Pliopithecus


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Pliopithecus

 

a genus of fossil anthropoid apes. The remains of the lower and upper jaws have been found in Miocene and Pliocene deposits in Europe, Asia, and Africa. Pliopithecus is considered to be the ancestor of extant gibbons but differs from them in a number of primitive characteristics. It is apparently descended from Propliopithecus. The first find of the most widely known species of ancient Pliopithecus was made in 1837 in Miocene deposits in France. The remains of two more species were subsequently found in Egypt and Mongolia.

References in periodicals archive ?
This tooth displays a very peculiar occlusal morphology, which enables it to be distinguished from all other pliopithecids for which this dental posi tion is known (including Barberapithecus, see below, but not Pliopithecus canmatensis).
The pliopithecine morphology and the small size of the dental remains from these several localities from Abocador de Can Mata is most similar to that of Pliopithecus antiquus from the French localities of Sansan (MN6) and La Grive (MN7+8), but dental proportions as well as several occlusal details (less peripheral position of the protoconid and more median position of the hypoconulid, more mesial position of the buccal cuspids compared to the lingual ones, narrower but distinct mesial fovea, higher trigonid, and more extensive buccal cingulid) justify a taxonomic distinction at the species level for the ACM material (Alba et al, 2010d).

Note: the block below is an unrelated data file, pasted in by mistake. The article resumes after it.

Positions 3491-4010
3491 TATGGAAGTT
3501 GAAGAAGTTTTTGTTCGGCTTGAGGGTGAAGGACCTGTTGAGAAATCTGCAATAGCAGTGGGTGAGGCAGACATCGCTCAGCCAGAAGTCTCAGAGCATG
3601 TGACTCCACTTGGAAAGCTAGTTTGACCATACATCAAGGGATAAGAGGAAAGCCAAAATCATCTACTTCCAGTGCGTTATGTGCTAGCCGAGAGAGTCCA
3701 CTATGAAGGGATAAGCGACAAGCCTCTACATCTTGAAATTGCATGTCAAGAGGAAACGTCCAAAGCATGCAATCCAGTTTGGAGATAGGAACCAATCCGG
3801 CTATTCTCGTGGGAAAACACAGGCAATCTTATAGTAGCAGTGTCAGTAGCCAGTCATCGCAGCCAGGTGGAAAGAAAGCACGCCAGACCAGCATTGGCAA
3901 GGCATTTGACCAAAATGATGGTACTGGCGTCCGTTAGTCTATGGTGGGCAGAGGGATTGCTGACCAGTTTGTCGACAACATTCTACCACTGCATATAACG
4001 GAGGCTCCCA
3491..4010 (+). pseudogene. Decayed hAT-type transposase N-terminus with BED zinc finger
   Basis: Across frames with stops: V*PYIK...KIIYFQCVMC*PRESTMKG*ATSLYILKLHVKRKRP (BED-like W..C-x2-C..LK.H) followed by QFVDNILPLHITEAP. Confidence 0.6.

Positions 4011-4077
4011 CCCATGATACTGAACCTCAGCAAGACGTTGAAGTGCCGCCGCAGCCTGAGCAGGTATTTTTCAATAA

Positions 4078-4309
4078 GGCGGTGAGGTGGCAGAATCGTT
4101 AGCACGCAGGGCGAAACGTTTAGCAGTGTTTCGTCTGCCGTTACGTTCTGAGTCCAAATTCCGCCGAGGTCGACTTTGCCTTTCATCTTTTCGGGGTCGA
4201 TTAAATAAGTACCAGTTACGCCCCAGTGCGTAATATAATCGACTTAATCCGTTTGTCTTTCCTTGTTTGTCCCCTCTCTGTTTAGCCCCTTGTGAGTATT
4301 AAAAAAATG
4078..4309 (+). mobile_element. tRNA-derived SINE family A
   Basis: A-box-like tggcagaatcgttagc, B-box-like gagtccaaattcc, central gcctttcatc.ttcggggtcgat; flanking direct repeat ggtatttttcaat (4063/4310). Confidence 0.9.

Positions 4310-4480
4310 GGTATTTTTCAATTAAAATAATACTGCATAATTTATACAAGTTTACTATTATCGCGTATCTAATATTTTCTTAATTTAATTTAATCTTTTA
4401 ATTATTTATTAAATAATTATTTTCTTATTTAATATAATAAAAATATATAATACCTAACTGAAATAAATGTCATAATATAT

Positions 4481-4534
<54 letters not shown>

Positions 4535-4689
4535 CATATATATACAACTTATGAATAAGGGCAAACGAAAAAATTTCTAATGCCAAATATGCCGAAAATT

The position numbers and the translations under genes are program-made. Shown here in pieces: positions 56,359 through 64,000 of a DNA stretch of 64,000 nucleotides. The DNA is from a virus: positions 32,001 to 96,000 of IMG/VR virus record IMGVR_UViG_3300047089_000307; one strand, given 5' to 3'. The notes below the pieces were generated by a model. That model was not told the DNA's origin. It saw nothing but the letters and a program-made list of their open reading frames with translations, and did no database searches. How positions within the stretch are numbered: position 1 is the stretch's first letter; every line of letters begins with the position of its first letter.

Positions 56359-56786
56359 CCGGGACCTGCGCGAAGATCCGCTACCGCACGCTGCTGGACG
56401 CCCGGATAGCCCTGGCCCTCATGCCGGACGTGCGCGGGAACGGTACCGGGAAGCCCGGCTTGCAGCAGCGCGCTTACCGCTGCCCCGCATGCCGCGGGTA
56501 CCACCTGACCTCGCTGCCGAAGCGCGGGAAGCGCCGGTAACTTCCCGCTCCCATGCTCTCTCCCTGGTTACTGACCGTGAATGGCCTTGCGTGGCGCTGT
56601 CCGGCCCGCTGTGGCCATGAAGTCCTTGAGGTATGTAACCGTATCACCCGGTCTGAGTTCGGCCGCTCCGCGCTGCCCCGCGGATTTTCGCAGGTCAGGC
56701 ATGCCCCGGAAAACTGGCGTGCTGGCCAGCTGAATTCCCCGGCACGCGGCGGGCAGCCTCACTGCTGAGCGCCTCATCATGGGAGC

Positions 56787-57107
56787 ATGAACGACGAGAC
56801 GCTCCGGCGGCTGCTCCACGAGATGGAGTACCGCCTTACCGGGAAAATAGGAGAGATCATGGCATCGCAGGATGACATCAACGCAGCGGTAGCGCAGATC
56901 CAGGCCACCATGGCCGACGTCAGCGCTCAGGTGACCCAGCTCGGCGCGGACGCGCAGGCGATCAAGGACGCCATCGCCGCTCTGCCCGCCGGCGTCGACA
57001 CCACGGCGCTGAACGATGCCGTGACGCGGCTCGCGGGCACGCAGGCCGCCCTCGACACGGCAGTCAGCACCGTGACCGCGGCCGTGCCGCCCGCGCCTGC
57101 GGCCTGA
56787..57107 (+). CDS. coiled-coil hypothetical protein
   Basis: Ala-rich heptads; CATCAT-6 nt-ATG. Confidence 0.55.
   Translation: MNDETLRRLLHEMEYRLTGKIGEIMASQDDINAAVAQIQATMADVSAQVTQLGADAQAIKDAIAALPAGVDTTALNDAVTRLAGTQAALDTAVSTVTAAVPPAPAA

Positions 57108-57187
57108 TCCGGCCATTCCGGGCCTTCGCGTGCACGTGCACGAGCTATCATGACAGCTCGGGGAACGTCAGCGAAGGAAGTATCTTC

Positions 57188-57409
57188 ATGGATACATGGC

Both in size and morphology, this tooth is consistent with an attribution to Pliopithecus platyodon, otherwise unknown from the Iberian Peninsula.
They were partly described and initially attributed to Pliopithecus sp.
This material was initially published by Golpe-Posse (1982b), who attributed it to Pliopithecus sp.
Begun (2002a) suggested that it might correspond to a larger individual of the same taxon represented at Castell de Barbera (currently, Barberapithecus huerzeleri), but given the presence of other pliopithecids (Pliopithecus canmatensis) during the late Aragonian in the same basin, most recently Alba and Moya-Sola (2012a) refrained from providing a formal taxonomic attribution.
In the Iberian Peninsula, pliopithecoids are exclusively known from the Valles-Penedes Basin (NE Spain), where they are recorded by both pliopithecines (the genus Pliopithecus) and crouzeliines (the genera Barberapithecus and Egarapithecus).
(2010d): A new species of Pliopithecus Gervais, 1849 (Primates: Pliopithecidae) from the Middle Miocene (MN8) of Abocador de Can Mata (els Hostalets de Pierola, Catalonia, Spain).
Named Pliopithecus canmatensis, after the site (Can Mata in the Valles-Penedes basin), the primate belonged to an extinct family of Old World monkeys, Catarrhini, which dispersed from Africa to Eurasia.
(1975) New ramapithecines and Pliopithecus from the lower Pliocene of Rudabanya in north-eastern Hungary.